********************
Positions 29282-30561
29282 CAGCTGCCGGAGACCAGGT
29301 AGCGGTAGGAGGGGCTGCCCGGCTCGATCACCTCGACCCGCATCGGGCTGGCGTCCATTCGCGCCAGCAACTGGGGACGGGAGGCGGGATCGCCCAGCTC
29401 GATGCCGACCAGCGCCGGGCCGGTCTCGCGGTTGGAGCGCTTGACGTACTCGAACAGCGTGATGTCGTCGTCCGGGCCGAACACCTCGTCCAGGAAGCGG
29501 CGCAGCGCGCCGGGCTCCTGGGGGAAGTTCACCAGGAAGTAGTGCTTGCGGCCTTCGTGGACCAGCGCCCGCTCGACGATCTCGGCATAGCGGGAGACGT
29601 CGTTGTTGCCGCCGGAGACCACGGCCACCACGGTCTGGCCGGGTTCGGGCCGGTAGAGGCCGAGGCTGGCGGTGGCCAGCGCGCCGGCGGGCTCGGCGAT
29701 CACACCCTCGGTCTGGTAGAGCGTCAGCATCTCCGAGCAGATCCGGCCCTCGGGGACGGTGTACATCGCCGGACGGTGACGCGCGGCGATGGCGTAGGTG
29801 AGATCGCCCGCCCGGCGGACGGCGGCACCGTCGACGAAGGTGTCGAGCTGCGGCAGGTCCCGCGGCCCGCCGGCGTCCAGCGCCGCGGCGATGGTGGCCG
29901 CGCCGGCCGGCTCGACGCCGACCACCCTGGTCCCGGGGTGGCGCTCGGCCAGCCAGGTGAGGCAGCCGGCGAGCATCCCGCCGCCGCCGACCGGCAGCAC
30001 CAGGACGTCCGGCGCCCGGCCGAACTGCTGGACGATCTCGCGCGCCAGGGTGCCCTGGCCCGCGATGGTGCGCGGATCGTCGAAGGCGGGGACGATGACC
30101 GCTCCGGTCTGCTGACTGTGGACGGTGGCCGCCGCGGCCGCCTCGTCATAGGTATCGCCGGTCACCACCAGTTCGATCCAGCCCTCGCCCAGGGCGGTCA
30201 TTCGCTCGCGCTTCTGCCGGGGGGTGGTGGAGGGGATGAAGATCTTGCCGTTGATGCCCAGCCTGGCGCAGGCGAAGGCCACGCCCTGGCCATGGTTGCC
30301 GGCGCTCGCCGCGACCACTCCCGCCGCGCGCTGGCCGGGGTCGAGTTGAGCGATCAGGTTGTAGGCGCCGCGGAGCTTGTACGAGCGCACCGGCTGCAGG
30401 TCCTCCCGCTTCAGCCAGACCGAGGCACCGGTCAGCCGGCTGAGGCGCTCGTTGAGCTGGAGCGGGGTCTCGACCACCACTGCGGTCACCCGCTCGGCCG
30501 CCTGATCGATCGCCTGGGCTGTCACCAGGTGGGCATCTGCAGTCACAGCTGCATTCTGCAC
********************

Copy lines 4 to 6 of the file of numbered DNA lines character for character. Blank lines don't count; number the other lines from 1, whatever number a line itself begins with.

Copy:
29401 GATGCCGACCAGCGCCGGGCCGGTCTCGCGGTTGGAGCGCTTGACGTACTCGAACAGCGTGATGTCGTCGTCCGGGCCGAACACCTCGTCCAGGAAGCGG
29501 CGCAGCGCGCCGGGCTCCTGGGGGAAGTTCACCAGGAAGTAGTGCTTGCGGCCTTCGTGGACCAGCGCCCGCTCGACGATCTCGGCATAGCGGGAGACGT
29601 CGTTGTTGCCGCCGGAGACCACGGCCACCACGGTCTGGCCGGGTTCGGGCCGGTAGAGGCCGAGGCTGGCGGTGGCCAGCGCGCCGGCGGGCTCGGCGAT